Airbnb has already attempted to challenge and transform the law, particularly in America.  It views New York, for instance, as a case study of how its business model can overcome regulatory obstacles to become legitimate and socially acceptable. They argue that regular people renting out their own homes should be able to do so. Their defence includes a study conducted in Berlin, which highlighted the local economic impact of Airbnb, which was a contribution of more than $130 million in a single year. Perhaps more importantly though, it argues money spent through Airbnb provides a greater contribution to the local economy than if the money was spent in large international hotel chains.

Money spent through Airbnb provides a greater contribution to the local economy than if the money was spent in large international hotel chains.

Speaking of building real estate, surely the sharing economy is a win for the environment. Airbnb is limiting the construction of real estate, Uber is taking cars off the road and other platforms are taking consumer goods out of production.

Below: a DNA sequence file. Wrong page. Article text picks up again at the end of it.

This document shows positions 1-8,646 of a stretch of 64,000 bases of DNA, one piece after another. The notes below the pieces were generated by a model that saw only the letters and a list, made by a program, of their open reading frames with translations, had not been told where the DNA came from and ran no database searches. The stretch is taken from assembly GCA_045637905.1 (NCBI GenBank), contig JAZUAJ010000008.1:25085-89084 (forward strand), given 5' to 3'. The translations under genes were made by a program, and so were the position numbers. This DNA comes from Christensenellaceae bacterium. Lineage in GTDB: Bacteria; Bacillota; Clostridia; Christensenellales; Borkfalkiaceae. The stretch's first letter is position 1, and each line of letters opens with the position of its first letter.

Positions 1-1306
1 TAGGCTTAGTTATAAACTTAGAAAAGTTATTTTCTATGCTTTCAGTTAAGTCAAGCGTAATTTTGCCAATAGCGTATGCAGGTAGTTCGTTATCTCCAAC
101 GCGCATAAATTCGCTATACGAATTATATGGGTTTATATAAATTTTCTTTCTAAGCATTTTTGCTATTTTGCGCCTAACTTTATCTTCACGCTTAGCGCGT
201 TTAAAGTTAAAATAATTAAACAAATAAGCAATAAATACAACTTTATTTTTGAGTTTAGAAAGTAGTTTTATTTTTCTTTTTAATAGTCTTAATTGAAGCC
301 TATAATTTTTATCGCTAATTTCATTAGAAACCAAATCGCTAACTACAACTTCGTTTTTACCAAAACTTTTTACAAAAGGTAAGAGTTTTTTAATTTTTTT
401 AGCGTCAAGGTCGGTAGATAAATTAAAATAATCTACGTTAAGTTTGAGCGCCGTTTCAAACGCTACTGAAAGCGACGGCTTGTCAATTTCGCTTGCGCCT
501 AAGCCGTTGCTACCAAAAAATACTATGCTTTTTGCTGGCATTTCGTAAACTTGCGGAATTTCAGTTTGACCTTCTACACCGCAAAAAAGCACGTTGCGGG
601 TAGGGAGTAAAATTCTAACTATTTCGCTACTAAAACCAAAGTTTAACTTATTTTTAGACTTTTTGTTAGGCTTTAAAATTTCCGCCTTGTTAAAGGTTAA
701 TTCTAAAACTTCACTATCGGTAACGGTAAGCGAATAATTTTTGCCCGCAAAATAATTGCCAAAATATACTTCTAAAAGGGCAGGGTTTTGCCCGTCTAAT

That’s a really challenging question to answer because very few examinations of this industry look at the rebound effects. So, for instance, you don’t buy a car, where do you then spend that money? Are you spending that money you save on things that might generate more carbon emissions or exploit more resources? Is the earth really in a better state because you rent one resource instead of buying it? I’m not convinced it’s that simple.

John Harvey is a senior lecturer in the Business School at Nottingham Trent University. His broad research interests include non-monetary exchange, altruism, gift giving, and interdisciplinary issues in economic anthropology. Image: Susie Cagle.